Marriage is an institution that exists prior to the state. This doesn’t just mean that marriage existed before there was a United States of America, though that’s obviously true. It means that marriage is more fundamental to society than the state. The state did not create marriage, yet because marriage is so fundamental to the common good, the state is bound by justice to recognize marriage and, to some degree, to defend and protect it. (See my longer explanation of this, here.)
A state that fails to recognize marriage does an injustice, not only to the individual spouses, but to the marriage itself. A state that presumes to radically redefine marriage (in this instance, by explicitly denying marriage’s essential connection to childbearing, and thus, the necessity of sexual complementarity) is a state that has claimed for itself total and universal jurisdiction over public goods.
Put another way, a state that believes it has the right to redefine the fundamental social institutions it was created to defend is a state which has rejected an important premise of limited government.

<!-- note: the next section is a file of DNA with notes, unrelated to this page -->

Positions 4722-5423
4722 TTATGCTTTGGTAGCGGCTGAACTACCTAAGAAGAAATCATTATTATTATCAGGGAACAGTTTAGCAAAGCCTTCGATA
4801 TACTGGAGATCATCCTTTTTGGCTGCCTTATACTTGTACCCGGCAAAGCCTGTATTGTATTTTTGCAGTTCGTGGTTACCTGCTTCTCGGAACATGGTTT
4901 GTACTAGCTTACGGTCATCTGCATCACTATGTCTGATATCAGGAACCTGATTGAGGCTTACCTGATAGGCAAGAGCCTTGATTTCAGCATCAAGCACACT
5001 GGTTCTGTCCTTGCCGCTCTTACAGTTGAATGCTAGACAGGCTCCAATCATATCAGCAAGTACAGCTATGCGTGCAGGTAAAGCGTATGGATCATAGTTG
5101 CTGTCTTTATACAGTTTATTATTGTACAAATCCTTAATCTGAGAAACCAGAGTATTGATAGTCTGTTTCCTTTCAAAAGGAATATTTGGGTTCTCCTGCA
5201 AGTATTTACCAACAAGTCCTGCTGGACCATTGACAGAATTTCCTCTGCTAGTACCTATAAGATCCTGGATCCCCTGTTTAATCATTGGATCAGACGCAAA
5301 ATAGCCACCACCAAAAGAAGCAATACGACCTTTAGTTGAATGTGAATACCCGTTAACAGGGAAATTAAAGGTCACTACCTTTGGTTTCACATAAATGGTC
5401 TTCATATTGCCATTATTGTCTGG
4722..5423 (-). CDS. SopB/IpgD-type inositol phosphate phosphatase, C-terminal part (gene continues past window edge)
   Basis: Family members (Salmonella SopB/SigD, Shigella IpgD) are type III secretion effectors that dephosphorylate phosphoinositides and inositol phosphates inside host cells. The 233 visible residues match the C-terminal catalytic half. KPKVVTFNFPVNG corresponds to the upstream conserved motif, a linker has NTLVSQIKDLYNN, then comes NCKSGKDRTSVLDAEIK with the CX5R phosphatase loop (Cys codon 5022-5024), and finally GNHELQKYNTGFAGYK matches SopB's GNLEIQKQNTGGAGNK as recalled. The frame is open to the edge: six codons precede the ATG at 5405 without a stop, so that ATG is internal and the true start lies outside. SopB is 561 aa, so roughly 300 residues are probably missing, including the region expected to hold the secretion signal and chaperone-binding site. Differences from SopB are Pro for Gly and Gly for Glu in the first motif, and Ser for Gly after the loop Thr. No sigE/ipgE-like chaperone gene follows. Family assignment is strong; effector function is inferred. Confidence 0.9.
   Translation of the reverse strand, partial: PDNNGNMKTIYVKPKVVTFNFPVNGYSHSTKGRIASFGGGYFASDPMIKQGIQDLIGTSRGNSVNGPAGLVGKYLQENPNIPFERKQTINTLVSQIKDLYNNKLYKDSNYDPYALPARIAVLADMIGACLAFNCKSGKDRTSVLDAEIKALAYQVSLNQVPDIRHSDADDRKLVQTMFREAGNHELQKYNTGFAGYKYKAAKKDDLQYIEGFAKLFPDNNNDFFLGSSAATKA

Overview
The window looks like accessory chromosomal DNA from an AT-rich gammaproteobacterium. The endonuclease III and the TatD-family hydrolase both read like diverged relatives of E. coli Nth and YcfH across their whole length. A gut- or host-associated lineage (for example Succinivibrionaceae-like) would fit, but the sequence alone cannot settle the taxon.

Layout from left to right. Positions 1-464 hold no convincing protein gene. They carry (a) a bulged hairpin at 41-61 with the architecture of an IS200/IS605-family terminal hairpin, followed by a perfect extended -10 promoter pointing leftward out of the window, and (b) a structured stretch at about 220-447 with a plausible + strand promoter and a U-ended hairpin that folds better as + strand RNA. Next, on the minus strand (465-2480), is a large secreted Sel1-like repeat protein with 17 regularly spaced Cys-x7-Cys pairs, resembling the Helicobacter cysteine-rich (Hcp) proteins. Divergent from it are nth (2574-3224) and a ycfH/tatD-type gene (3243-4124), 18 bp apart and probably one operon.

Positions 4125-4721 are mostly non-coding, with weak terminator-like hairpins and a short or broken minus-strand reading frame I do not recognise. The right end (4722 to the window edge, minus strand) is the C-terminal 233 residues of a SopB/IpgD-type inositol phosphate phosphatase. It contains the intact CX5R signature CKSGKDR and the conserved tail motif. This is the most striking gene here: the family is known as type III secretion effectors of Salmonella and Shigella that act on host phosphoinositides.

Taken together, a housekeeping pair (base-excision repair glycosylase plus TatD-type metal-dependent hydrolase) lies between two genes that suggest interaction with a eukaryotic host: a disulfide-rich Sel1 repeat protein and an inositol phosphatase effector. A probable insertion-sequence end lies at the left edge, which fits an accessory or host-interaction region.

If the state can legitimately redefine marriage—not just around the margins, but radically—then there is no place in society to which the authority of the state does not extend. In this view, the institutions of civil society—marriage, family, schools, charities, even houses of worship (to the extent they minister publicly)—have no rights or authority proper to themselves. They are functionaries of state power, glorified government subcontractors, exercising authority that has been given them by the state, and which can be removed by the state as utility or efficiency (or the whim of the majority) demands.